dao educational foundation
An initiative of veteran educator Jean Palomo, this highly successful annual program tutors kids at the primary school level who fall behind academically. Supervised by volunteer teaching staff, our scholars serve as mentors to their younger wards as part of their community service.
Through the years, the town's public elementary school system had been the beneficiary of a number of book sets, encyclopedias, overhead projectors, microscopes, etc. turned over by DEF.
Elme Salazar, a Computer Science graduate, teaches some of DEF's younger scholars computer skills. Hands-on learning was made possible by the availability of several donated laptop computers.
Dr. Sandee Dee, president of the West Tennessee Fil-Am Association, donated funds for the purchase of two new desktop computers with printers to replace equipment damaged at the Dao Elementary School by Typhoon Yolanda.
Swimming offers many benefits in terms of health, recreation and water safety. Jun Escutin, a certified swim instructor, gave DEF students lessons in basic aquatic skills such as breathing, floating and stroke techniques during a summer session at the Lolet Eco Park resort pool complex. Before the pandemic, the plan was to make this actiivity a regular event for continuity, skill reassessment and improvement.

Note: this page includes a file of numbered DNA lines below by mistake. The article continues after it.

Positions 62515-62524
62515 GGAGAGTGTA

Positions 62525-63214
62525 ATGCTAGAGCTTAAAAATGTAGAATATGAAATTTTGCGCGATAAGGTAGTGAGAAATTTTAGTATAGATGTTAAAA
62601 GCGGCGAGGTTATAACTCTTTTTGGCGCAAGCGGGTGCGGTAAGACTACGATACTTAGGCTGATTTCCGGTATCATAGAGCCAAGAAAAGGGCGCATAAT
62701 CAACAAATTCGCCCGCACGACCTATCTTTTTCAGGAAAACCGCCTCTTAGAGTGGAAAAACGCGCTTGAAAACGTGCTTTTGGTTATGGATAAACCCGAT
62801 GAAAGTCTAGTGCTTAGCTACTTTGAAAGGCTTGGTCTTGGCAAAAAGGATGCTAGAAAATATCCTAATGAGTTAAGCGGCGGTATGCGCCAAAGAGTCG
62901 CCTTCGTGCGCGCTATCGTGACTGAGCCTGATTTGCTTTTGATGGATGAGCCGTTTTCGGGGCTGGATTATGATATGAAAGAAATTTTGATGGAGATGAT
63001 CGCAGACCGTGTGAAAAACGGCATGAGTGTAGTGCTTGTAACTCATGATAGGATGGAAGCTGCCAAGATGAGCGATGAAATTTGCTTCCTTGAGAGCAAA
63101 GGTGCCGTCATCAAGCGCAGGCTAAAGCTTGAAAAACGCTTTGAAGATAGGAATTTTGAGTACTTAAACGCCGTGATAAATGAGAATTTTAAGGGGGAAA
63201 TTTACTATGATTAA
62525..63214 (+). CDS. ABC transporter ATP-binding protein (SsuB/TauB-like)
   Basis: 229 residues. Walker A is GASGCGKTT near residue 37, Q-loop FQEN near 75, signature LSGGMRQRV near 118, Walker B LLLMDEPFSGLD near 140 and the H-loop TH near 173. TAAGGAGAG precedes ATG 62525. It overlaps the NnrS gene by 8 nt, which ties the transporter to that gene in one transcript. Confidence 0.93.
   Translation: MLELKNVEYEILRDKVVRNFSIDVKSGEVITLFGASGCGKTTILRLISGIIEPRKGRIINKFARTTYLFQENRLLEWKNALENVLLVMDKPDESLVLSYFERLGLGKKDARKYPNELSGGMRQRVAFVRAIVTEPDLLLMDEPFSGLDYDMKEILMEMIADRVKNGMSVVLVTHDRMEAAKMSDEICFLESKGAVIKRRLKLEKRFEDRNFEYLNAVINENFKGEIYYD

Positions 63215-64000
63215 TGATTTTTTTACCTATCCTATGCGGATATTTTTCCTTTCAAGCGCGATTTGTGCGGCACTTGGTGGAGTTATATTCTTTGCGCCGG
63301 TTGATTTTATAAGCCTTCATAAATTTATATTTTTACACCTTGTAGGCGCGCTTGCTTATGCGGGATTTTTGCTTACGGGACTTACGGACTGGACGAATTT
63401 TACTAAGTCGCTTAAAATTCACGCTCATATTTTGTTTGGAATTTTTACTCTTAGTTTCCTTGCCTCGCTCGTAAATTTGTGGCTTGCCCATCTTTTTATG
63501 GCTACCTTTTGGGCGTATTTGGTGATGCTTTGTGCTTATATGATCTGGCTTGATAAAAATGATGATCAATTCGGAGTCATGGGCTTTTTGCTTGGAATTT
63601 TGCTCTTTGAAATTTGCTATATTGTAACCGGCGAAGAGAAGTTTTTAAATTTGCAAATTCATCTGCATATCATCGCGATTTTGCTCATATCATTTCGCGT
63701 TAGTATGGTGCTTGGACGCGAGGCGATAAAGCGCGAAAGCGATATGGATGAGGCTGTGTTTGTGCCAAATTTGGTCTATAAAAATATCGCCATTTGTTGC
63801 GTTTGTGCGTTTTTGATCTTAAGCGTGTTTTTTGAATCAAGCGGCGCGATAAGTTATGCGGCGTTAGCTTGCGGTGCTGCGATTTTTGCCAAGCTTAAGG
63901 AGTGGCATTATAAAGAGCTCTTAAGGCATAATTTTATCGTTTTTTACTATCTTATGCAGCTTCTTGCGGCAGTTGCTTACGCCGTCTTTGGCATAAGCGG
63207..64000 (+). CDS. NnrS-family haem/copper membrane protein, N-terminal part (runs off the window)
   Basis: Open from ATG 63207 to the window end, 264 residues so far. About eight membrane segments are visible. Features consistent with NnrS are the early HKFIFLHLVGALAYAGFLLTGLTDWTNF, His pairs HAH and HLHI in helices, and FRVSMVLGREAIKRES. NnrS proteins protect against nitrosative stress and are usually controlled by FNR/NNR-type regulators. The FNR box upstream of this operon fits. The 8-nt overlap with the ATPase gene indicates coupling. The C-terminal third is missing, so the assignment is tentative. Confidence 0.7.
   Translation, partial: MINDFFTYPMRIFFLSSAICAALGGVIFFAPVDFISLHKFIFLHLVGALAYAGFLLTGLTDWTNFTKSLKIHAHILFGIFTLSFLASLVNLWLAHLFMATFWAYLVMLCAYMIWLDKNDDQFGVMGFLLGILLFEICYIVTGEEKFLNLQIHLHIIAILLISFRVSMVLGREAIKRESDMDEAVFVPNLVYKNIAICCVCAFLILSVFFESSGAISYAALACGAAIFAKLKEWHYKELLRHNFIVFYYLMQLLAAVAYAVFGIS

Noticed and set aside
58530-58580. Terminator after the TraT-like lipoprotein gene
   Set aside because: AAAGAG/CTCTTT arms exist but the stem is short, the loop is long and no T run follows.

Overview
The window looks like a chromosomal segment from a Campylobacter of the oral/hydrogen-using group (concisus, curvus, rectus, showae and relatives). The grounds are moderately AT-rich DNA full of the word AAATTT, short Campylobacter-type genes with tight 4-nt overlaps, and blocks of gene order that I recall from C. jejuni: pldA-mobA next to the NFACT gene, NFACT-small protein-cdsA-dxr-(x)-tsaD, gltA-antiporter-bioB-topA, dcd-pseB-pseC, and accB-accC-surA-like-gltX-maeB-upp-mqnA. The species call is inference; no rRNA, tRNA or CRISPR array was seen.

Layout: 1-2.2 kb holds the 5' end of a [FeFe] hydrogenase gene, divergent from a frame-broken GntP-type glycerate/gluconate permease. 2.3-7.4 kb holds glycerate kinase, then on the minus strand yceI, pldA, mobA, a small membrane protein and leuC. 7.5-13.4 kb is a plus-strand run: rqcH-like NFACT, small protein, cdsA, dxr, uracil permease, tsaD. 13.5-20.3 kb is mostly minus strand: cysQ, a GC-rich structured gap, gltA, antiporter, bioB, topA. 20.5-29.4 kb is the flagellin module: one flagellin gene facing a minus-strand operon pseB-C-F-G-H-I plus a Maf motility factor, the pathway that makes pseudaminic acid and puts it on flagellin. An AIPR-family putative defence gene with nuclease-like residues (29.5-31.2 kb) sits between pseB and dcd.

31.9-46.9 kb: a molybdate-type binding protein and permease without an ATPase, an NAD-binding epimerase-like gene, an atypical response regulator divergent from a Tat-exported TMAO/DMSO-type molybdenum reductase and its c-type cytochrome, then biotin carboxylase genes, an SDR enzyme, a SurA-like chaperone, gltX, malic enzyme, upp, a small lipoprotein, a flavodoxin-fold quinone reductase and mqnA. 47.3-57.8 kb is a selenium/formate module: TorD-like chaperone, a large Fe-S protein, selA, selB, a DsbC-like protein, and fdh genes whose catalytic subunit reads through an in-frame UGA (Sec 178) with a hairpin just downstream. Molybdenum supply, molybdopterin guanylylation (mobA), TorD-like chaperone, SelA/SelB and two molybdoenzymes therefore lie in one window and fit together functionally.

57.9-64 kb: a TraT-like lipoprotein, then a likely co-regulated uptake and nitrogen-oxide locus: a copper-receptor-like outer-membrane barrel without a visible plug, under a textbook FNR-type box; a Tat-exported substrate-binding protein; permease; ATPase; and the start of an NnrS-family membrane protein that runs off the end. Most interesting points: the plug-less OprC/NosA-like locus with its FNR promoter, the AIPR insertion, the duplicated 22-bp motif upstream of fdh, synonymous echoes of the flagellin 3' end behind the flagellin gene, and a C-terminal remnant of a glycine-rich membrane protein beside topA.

GAME SET MATCH
Long-time tennis instructor Efren Intas and his young players pose behind the new court net. DEF also donated racquets, tennis balls, strings and stringing equipment to encourage and expose the younger generation to this beautiful game.
This Category 5 storm, the strongest on record to make landfall, claimed 215 lives and displaced 2.3 million people in Capiz. Close to 500,000 homes were partially or completely destroyed. The Foundation donated tarpaulins for temporary shelter to many families whose homes were severely damaged.
In response to the calamity caused by typhoon Yolanda, a medical team from the University of Santo Tomas (UST) flew to Capiz to help out. Composed of physicians, nurses, pharmacists and other support personnel, the team provided clinical care and minor surgeries to more than 1000 patients in the town of Dao. The team also served patients in Roxas City and in the town of Panit-an.
A LIFE SAVED
JPB was a teenager afflicted with a rapidly growing tumor of the jaw (ameloblastoma) causing marked disfigurement, speech and swallowing problems. He underwent complex surgeries and medical treatment at UST hospital. Dr. Primo Andres, executive director of the UST Medical Alumni Association of America, fast tracked the process and supervised his overall care. Photos show before, after and one year after his operation.
The Foundation donated two binocular microscopes to the health center. These optical equipment are being used in the laboratory for tuberculosis and infectious disease screening, surveillance and treatment follow-up.
BARANGAY MEDICAL KIT
The Foundation gave away diagnostic and treatment tools to a local health unit. This donation will help address the medical needs of children and adults, especially seniors, in the area.
Several Southern California charities were the recipients of overhead and LCD projectors for meetings and conferences. These equipment had been in storage and were donated for better utility.